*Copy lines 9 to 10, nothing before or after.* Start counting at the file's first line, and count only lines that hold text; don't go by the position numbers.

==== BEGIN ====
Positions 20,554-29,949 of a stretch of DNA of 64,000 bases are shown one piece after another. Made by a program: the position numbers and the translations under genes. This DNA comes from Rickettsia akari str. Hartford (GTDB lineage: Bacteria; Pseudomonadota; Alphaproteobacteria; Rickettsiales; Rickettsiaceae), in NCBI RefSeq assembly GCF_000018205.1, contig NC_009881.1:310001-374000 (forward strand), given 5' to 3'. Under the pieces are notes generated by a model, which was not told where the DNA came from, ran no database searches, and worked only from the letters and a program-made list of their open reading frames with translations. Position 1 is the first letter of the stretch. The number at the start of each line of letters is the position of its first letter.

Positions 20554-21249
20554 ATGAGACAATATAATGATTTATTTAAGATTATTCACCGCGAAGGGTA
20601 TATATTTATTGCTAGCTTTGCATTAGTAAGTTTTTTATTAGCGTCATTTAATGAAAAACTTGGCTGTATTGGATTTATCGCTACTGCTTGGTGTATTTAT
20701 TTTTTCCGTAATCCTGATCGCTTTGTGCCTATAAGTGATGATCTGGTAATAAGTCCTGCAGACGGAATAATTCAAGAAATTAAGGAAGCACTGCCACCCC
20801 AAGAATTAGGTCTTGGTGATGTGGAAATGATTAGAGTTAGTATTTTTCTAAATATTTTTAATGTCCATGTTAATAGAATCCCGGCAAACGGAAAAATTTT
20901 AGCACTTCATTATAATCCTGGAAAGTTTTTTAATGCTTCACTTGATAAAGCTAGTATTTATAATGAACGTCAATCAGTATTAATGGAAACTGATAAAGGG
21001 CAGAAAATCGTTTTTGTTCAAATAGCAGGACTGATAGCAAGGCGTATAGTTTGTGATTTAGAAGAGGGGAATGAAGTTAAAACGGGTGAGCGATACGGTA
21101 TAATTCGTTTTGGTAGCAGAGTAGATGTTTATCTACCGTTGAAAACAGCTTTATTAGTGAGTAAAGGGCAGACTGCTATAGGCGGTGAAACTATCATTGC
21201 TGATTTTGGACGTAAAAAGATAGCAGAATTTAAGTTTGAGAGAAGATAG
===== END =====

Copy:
21101 TAATTCGTTTTGGTAGCAGAGTAGATGTTTATCTACCGTTGAAAACAGCTTTATTAGTGAGTAAAGGGCAGACTGCTATAGGCGGTGAAACTATCATTGC
21201 TGATTTTGGACGTAAAAAGATAGCAGAATTTAAGTTTGAGAGAAGATAG